Excess of births drives up population
Population;Population;Immigration and immigrants
folkendrkv, Population and population change, inhabitants, population growth, births, deaths, immigration, emigration, in-migration, out-migration, excess of births, mean population, population changes, population, net migrationPopulation, Births and deaths, Migration , Population count, Population, Immigration and immigrants

Population and population change1 January 2001



This is an archived release.

Go to latest release

Excess of births drives up population

In contrast to the year before, it was an excess of births over deaths, not immigration, that had the biggest impact on population growth in 2000. Preliminary figures show that the excess of births over deaths for 2000 was 15 000, while the immigration surplus fell from 19 000 to 10 000.

The excess of births over deaths increased by 1 000 compared with 1998 and 1999, and is about the average for the 1990s. While the number of births is fairly stable at 59 200, the number of deaths fell to 44 200.

Preliminary figures show that Norways population has increased by 25 000, with the excess of births over deaths accounting for 60 per cent of this. Most counties had an excess of births over deaths in 2000. Akershus, Oslo, Rogaland and Hordaland all had well over 2 000 more births than deaths. Three counties had a deficit: Hedmark, Oppland and Telemark had fewer births than deaths in 2000, as well as in most years in the 1990s. The stability of the pattern is linked to low fertility and the relatively high number of elderly persons living in these counties.

Immigration surplus cut in half

 Excess births over deaths, net migration and population growth, by quarter. 1990-2000

While immigration caused large population growth in 1999, in fact the largest ever registered, immigration from abroad was almost cut in half in 2000. Net migration fell by almost 9 000, to 10 000 in 2000. Net migration from abroad has varied considerably in the 1990s, from 1 800 in 1990 to 19 300 in 1999, with an annual average of nearly 10 000. What was special about 1999 was the high number of Kosovo Albanian refugees.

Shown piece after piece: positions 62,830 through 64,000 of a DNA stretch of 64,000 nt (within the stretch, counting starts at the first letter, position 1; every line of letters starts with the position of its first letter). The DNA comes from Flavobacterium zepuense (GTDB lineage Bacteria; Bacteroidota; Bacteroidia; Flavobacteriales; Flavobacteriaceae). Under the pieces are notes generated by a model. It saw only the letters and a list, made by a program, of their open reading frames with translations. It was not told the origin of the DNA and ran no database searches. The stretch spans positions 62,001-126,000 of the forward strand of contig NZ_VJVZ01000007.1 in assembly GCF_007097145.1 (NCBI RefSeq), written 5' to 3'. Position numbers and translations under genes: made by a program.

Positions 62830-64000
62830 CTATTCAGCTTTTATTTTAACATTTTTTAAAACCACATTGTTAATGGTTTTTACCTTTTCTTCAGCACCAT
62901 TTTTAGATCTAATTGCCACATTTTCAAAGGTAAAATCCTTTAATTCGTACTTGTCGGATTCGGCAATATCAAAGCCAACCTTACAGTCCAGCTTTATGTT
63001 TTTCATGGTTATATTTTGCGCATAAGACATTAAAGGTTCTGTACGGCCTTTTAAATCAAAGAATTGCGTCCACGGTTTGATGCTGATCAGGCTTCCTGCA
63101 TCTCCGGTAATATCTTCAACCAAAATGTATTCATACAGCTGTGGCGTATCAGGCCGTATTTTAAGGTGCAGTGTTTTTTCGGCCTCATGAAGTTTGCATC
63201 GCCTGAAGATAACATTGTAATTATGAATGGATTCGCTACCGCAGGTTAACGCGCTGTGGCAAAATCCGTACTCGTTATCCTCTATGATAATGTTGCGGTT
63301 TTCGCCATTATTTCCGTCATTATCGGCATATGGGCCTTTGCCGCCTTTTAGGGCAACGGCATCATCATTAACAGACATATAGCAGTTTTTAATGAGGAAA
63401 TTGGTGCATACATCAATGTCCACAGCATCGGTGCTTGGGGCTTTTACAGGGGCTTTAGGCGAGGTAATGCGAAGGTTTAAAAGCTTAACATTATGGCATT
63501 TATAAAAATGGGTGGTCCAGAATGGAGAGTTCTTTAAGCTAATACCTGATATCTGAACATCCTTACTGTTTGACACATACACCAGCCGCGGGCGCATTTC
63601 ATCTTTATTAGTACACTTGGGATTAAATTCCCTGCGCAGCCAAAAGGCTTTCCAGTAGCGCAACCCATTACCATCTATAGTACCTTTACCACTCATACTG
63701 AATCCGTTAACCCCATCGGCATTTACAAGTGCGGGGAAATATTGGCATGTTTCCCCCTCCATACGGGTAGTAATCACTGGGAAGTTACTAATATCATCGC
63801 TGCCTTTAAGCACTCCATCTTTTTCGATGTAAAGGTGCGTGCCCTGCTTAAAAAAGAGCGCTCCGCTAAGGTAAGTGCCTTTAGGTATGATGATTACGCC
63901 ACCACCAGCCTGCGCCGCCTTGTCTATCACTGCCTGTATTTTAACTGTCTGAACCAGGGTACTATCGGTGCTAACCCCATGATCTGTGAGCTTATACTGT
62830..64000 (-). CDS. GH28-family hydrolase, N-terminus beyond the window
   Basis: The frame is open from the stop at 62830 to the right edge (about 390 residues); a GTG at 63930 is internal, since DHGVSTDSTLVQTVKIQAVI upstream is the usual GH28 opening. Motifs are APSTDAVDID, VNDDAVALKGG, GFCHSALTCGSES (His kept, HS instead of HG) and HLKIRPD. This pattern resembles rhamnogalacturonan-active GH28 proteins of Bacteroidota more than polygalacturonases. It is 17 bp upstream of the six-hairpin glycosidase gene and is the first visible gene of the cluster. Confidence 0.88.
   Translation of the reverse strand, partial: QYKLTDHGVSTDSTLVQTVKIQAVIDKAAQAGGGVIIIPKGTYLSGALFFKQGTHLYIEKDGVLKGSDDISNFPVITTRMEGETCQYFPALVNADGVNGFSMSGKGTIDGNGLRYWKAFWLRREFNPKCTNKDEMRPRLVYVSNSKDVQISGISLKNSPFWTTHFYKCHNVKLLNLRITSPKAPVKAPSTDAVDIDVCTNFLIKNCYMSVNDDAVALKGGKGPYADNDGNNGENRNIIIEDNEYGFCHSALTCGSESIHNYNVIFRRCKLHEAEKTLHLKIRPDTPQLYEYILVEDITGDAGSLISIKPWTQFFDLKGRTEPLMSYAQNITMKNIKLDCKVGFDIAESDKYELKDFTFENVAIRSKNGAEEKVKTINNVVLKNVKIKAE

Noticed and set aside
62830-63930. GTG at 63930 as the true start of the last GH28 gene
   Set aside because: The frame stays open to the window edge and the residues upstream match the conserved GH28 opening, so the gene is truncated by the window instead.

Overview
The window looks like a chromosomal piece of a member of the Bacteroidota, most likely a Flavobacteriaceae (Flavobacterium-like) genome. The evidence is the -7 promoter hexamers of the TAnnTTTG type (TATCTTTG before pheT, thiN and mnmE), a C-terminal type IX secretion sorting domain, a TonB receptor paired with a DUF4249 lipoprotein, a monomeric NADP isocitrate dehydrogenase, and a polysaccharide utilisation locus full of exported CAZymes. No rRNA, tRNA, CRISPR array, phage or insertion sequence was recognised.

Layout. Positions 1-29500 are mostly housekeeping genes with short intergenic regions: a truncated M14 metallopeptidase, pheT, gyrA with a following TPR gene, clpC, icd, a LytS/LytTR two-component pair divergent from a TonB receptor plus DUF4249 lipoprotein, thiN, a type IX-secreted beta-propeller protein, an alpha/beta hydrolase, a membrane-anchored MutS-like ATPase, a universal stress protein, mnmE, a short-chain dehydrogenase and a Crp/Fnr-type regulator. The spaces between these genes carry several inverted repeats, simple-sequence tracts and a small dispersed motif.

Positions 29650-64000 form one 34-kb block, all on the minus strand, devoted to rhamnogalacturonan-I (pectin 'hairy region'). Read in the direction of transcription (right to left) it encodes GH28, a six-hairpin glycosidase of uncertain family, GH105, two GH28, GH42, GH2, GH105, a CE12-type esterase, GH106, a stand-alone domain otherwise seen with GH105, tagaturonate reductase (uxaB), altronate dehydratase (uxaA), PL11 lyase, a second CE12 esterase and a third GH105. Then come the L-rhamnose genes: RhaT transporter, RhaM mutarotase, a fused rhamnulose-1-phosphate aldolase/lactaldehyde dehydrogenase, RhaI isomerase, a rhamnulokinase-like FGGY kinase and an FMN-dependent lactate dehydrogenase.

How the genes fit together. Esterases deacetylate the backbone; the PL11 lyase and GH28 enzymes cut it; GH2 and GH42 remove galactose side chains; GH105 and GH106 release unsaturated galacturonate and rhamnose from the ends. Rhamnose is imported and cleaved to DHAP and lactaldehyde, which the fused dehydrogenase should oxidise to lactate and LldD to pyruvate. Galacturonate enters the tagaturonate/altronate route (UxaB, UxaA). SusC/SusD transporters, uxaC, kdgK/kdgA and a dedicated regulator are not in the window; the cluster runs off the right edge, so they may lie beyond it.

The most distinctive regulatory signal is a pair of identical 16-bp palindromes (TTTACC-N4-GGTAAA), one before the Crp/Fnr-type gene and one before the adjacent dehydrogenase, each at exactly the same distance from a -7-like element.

Iraqis and Russians are coming...

In 2000, 36 500 persons immigrated into Norway, while 26 600 emigrated. Immigration was 5 200 lower than in 1999, while emigration was up 4 300. Iraqi citizens accounted for the largest net immigration in 2000, with just over 4 400. For Somalis the corresponding number was 1 400.

From Europe, Russian citizens accounted for the largest net immigration in 2000, with Russian immigration outstripping emigration by 750. In 1999 and 1998 the numbers were 680 and 500, in 1997 420. Seen in relation to the Russian population in Norway at 1 January 2000, 2 750 persons, the numbers are high.

Afghanistan also set itself apart compared to earlier years, with a migration surplus of 500 Afghani citizens. In 1999 there were no more than 200, in 1998 40.

... while the Swedes are leaving

Of Norways Nordic neighbours, most of the migration to Norway was by Swedes, followed by Danes. Last year the migration balance with Sweden nevertheless went into the minus column: after several years of significant influxes of Swedish citizens the flow reversed to a small migration loss in 2000. The change may be related to Swedens economic boom and attendant demand for labour.

Net migration of Norwegian citizens showed a deficit: while 8 700 Norwegian citizens moved back to Norway, the lowest number since 1989, 11 800 Norwegian citizens left the country, the highest since 1990. An emigration surplus of 3 000 persons is high, and in the last four decades only the number for 1988-1990 is higher.

Oslo loses, Østfold wins

 Net migration. Domestic and from abroad as a percentage of the population. 2000

Nordland had a domestic migration loss of 2 200 persons in 2000, the highest of all counties. Oslo had the second highest migration loss to other counties, with 1 900, followed by Finnmark, with 1 100. All counties in Eastern Norway, save Oslo, and the Agder counties saw net migration from the rest of the country. Except for Sør-Trøndelag, all coastal counties from Rogaland northwards had losses.

For the fourth year in a row, Oslo experienced a net migration loss vis-à-vis other counties. The migration loss was reduced from 1 800 in 1998 to 700 in 1999, but increased again to 1 900 in 2000. While for several years Akershus has been drawing the most, Østfold had the largest net migration gain in 2000, with 2 400. Akershus' figure was 1 700.

The three northernmost counties had an overall migration loss to other counties of 3 900. This is an increase of 1 100 from the year before, but is still lower than in 1997 and 1998, with 5 800 and 4 600 respectively.

Finnmark lost the most residents to other counties, seen in relation to the population, while Østfold had the biggest domestic migration gain. At the same time as Finnmark had a deficit in its migration balance for domestic migration, the county received the largest gain from abroad in proportion to its population.

Immigration yields migration gain

All counties apart from Rogaland had a migration gain vis-à-vis other countries. Hordaland and Nordland had a migration gain of nearly 1 100 persons each. For Northern Norways part, the migration gain of 2 200 from abroad compensated for more than half of the domestic migration loss. Oslo and Akershus together had a migration gain including from abroad of 1 200, 3 200 fewer than in 1999.

One-third of the growth to Østfold and Akershus

Østfold and Akershus received nearly a third of the overall population growth in 2000. The rest of the counties along the Oslo fjord also claimed nearly a third of the growth, Hordaland and Rogaland together 20 per cent.

Norways population at 1 January 2001 was 4 503 400.